I want to emphasize that I voted for Hillary Clinton on Tuesday because Donald Trump has such a sleazy and mercurial personality. But Mr. Trump was clearly the change candidate and we need change big time. His strongest base of support is the white working class which has not really recovered from the Great Recession of 2008-2009 and he will surely try to help out these people.
Here are the changes we need in order of importance:
Grow the economy faster. Tax reform, individual and corporate, and regulatory reform are what are most needed. Mr. Trump and the House Republicans are in rough agreement on both of these major initiatives and hopefully the new Republican led Senate will go along. The best kind of tax reform means to lower tax rates and shrink deductions enough to avoid losing tax revenue. This can be accomplished if a real effort is made to do it this way.
Begin to shrink our massive debt. This can only be done by major entitlement reform, meaning to control the costs of Social Security, Medicare and Medicaid. Medicare should be transitioned over from a single payer system to a premium support system, consistent with a reformed Affordable Care Act. Healthcare costs can only be contained by giving consumers more skin in the game, meaning higher deductibles supplemented with health savings accounts.
More assertive foreign policy. Worldwide peace and stability depend on our own economic and military strength. Right now China, Russia and Iran think they can push us around. President Trump will not let this happen.
Trade and immigration policy. Most knowledgeable people agree that international trade is generally beneficial. We simply have to do a better job of retraining American workers who lose their jobs to foreign competition. The key to immigration reform is tougher border security plus an effective guest worker visa program.
Conclusion. The Republican House of Representatives has an excellent plan, “A Better Way,” for American economic, fiscal and social renewal and Mr. Trump is largely supportive of it. This augers well for fundamental progress in the next four years.
My last five posts have discussed several different aspects of the question, “Can the U.S. Economy Do Better?” Our economy has been doing especially poorly since the end of the Great Recession seven years ago (see the chart below). Many people claim that the President doesn’t really have all that much control over the economy. Here is what the2016 presidential candidates are saying on economic policy so far:
Hillary Clinton. She wants national paid family leave, a national minimum wage increase and more government spending on infrastructure projects. She would raise taxes by about $100 billion per year to pay for these initiatives. She is opposed to the Trans Pacific Partnership to expand trade with 11 other Pacific Rim countries.
Donald Trump. His top priorities are trade and immigration policy. Would he be able to successfully address China’s currency manipulation without starting a trade war? How would he be able to round up and deport millions of illegal immigrants without destroying millions of jobs and thereby crippling many businesses? His plan to slash tax rates would boost the economy but also add trillions of dollars to the debt.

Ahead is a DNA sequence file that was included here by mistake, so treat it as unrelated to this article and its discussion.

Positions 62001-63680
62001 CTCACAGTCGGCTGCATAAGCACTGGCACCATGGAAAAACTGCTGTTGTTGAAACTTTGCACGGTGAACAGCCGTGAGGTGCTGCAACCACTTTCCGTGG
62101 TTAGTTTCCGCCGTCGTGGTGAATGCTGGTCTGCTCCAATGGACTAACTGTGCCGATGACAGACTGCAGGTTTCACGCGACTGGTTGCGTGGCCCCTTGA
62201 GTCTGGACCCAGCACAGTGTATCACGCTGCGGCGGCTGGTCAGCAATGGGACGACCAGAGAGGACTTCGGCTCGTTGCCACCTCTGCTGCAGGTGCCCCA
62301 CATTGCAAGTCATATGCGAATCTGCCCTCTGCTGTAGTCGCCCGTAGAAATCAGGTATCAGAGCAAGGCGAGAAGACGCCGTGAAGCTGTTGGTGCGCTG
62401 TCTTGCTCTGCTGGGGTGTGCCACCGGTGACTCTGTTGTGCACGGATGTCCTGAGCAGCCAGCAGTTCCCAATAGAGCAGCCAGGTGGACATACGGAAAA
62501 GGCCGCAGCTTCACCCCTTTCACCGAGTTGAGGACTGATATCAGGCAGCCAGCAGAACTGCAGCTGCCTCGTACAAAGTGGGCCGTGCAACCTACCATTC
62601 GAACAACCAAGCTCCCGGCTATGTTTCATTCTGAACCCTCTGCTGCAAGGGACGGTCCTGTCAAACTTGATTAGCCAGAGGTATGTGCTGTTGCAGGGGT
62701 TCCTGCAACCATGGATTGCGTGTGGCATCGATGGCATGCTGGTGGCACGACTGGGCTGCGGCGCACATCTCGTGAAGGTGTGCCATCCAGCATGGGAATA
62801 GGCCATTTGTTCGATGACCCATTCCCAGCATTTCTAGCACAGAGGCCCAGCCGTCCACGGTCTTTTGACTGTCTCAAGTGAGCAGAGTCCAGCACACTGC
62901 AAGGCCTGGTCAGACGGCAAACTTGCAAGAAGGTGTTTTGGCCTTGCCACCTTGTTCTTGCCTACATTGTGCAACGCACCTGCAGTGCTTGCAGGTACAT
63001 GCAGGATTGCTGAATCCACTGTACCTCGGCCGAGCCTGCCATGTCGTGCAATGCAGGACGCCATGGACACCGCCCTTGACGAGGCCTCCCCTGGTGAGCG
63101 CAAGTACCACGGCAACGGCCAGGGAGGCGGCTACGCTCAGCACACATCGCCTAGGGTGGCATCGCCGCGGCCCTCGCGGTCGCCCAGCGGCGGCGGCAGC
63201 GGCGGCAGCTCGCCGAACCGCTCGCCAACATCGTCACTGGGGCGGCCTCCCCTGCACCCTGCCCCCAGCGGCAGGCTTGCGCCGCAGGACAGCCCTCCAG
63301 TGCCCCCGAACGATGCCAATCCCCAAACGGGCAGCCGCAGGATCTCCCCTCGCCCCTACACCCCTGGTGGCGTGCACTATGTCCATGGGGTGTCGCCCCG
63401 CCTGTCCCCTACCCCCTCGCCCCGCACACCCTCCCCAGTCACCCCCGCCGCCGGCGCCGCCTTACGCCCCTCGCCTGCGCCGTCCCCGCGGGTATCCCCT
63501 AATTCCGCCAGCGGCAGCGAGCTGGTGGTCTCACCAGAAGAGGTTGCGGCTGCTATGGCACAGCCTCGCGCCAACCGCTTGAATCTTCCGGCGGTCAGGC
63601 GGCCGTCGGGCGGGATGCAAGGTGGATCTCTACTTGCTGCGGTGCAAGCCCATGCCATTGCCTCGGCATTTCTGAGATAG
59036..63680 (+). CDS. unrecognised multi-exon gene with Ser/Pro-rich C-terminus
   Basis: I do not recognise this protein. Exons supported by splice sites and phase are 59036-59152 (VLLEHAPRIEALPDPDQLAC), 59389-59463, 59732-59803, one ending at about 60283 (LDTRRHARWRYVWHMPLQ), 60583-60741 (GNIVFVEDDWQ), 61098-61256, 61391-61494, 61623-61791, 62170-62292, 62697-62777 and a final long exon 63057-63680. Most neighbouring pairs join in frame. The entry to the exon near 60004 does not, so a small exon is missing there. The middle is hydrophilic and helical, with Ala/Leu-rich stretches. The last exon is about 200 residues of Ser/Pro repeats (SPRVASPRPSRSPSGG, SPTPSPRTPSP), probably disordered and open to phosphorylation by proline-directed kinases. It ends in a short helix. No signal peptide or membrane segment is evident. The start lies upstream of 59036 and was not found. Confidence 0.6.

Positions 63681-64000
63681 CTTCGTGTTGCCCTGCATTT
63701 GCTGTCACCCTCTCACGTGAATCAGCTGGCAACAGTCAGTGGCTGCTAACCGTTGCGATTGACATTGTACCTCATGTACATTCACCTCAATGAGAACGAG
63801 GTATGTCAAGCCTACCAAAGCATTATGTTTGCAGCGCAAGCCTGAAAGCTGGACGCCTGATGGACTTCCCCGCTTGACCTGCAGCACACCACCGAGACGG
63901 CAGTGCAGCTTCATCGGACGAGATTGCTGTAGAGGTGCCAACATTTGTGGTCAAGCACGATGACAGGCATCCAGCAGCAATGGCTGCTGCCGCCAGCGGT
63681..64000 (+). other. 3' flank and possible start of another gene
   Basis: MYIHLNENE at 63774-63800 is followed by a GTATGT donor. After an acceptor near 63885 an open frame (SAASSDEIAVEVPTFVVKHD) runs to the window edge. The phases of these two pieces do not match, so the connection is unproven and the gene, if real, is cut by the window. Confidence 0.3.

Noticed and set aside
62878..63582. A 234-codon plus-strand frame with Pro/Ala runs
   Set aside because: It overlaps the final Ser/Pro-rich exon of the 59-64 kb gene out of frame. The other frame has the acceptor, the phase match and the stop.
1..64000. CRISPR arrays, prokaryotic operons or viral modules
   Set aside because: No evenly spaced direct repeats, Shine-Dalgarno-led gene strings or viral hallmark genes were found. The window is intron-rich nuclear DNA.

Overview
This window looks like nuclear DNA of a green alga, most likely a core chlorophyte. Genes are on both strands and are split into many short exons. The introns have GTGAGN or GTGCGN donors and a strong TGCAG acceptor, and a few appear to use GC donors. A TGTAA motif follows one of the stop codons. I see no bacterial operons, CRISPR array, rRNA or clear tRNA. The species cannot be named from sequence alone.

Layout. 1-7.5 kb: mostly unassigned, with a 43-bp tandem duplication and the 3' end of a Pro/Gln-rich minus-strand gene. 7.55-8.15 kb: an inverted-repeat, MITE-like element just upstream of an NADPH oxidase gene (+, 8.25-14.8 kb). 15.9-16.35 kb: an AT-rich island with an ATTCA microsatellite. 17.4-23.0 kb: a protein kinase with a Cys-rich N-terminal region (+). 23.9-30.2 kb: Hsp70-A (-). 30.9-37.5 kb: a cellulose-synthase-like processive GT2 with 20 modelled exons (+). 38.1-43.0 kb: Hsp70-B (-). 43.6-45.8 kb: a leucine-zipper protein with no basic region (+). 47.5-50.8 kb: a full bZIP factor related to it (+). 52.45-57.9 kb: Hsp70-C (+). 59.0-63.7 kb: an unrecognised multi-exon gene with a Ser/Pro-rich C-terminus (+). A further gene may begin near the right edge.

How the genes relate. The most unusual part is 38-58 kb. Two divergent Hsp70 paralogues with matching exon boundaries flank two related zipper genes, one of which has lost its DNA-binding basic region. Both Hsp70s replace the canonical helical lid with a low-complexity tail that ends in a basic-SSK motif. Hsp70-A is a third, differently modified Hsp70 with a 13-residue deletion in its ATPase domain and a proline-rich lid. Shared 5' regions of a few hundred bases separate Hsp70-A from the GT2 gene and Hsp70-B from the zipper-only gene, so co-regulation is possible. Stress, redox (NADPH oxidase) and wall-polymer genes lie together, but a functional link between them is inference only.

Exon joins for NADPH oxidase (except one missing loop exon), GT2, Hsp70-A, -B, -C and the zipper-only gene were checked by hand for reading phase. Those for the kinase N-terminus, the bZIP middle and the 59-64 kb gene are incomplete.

As I have discussed over and over again on this blog, see, for example, here and here, there are several fundamental policy changes needed to make our economy grow faster and create more and better paying jobs. We need to:
Make it easier to start a small business by simplifying regulations at all levels.
Lower tax rates and simplify the tax code, paid for by shrinking deductions and closing loopholes.
Respond to globalization and new technology by helping its victims rather than blocking progress.
Our two presidential candidates are appealing to the fears of the voters rather than to their hopes and aspirations. Neither of them is espousing policies which will help the economy really grow in a healthy way.
Thus spoke George Osborne, Great Britain’s Chancellor of the Exchequer, in a recent speech to the Economic Club of New York. “By applying a consistent and long-term economic plan, we can ensure that our best days lie ahead. If we reduce our high debt so we can weather new shocks, and take the difficult decisions to make our economies more productive, we can provide rising living standards for our citizens.” According to Mr. Osborne, any long term economic plan needs to include three elements:
An activist monetary policy to do whatever it takes to sustain sufficient demand in the economy.
A credible commitment to sustainable fiscal policy. Some have argued that fiscal consolidation is incompatible with economic recovery. But recent experience, e.g. sequestration in the U.S. and a balanced budget in the U.K., has shown the reverse.
An ambitious program of supply-side reform. The U.S. has a booming technology sector and the fracking revolution. The U.K. has cut its corporate tax rate to 20%, welcomes disruptive innovation and is pushing ahead on shale gas.
In the U.S. things are moving in the right direction and so the focus needs to be on keeping the momentum going. Monetary stimulus has accomplished much but now a sound exit policy is needed. Sequestration has slowed down the growth of government debt but has not ended it. Further progress will require entitlement reform, especially for Medicare and Medicaid. But first, the Affordable Care Act needs to be improved to do a better job of controlling the overall cost of healthcare. Infrastructure improvement, tax reform and expanding trade are the supply side keys to increasing productivity and shared prosperity.
Activist monetary policy, credible fiscal policy, and ambitious supply side reform: these are the policies which will lead to future progress!